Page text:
China's industrial profits growth slows to 9% year on year in November
By Yao Nian
China's industrial profits in November grew by 9 percent compared with a year earlier and slower than the previous month, data from the National Bureau of Statistics (NBS) showed on Monday.
The growth slowed from the 24.6-percent gain reported in October, making the profits of China's major industrial firms to 805.96 billion yuan ($126.51 billion) in November.
From January to November, profits grew by 38 percent year on year to top 7.975 trillion yuan, slower than the 42.2-percent rise in the first 10 months of 2021, according to NBS. The growth has been slowing since the beginning of the year.
The country's efforts to cool soaring wholesale prices in November took cost pressures off downstream industries, but the curbs also weakened the contribution to overall profit growth from the mining and raw material sectors, according to Zhu Hong, a senior statistician at NBS.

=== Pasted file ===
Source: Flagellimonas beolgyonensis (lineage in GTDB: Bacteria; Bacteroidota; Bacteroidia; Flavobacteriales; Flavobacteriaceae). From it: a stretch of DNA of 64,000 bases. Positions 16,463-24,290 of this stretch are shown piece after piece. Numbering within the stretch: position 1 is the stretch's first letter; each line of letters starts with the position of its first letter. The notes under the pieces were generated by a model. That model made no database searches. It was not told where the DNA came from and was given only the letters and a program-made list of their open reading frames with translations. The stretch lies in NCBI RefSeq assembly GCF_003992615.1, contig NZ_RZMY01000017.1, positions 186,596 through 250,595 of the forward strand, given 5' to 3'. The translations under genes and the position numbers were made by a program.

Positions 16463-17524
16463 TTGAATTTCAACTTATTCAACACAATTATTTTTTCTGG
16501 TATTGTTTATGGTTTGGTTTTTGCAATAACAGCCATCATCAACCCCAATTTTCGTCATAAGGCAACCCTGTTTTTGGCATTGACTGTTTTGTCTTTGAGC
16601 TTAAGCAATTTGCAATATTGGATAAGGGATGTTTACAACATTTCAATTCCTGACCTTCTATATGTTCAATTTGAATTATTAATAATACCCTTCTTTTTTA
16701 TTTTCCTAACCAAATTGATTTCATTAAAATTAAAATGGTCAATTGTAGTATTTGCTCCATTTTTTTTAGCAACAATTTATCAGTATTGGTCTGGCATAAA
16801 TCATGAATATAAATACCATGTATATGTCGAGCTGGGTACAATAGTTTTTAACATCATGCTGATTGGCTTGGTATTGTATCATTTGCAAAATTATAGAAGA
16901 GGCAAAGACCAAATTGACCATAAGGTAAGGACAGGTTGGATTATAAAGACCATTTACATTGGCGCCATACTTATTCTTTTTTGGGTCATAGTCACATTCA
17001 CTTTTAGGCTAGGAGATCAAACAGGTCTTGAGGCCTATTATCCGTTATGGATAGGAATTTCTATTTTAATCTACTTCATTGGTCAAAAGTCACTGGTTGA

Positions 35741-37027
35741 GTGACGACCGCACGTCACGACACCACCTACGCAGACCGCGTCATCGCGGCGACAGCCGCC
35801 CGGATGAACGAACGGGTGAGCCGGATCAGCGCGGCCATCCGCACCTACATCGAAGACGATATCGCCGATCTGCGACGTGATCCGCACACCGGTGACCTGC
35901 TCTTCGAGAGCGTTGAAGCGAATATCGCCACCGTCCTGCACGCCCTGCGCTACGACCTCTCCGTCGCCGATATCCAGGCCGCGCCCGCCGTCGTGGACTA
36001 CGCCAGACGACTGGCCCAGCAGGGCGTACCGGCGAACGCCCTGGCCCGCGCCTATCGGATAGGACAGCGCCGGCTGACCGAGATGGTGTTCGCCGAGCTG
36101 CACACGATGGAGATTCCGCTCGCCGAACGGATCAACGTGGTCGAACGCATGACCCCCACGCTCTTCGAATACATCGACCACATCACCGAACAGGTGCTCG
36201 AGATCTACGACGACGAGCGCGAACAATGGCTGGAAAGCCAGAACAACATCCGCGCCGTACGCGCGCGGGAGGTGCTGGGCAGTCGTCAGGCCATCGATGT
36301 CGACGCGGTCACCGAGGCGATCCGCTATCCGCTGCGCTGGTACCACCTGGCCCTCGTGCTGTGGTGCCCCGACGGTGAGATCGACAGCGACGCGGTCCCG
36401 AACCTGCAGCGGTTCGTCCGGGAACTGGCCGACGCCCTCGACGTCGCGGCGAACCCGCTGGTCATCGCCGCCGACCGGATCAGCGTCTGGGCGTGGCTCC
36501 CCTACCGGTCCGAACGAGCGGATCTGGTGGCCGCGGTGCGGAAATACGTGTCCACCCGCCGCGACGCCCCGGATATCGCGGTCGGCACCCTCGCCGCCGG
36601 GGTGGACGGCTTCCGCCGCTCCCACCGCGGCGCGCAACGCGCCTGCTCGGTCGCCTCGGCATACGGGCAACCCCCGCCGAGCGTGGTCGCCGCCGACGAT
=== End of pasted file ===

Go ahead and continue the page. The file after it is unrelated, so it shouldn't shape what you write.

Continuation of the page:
"But cost pressures remain relatively large, and the improvement in profits for downstream sector needs to be further consolidated," Zhu said in a statement accompanying the data release.
In November, carmakers' profits fell by 6.4 percent year on year, while general equipment manufacturers saw theirs slip by 6.2 percent. Their profit declines narrowed 22.1 percentage points and 9.5 percentage points respectively, due to easing chip shortage and improving market demand, according to Zhu.
Meanwhile, 33 of the 41 industries saw increased profits, with IT and electronics manufacturing figures jumping by nearly 30 percent.
"The increase was [contributed] by sectors like clean energy, hi-tech and smart technology, which are better market oriented. They are the major driving force," said Liu Zhiqing, a senior research fellow of Chongyang Institute for Financial Studies at Renmin University of China.
Liu said the growth also lies in the sustainable macro policies that safeguards the development of the industrial sector.
This month, the People's Bank of China also cut the reserve requirement ratio for financial institutions and lowered the one-year benchmark lending rate to support economic growth.
(Yu Bokun and Wang Yizi contributed to this story.)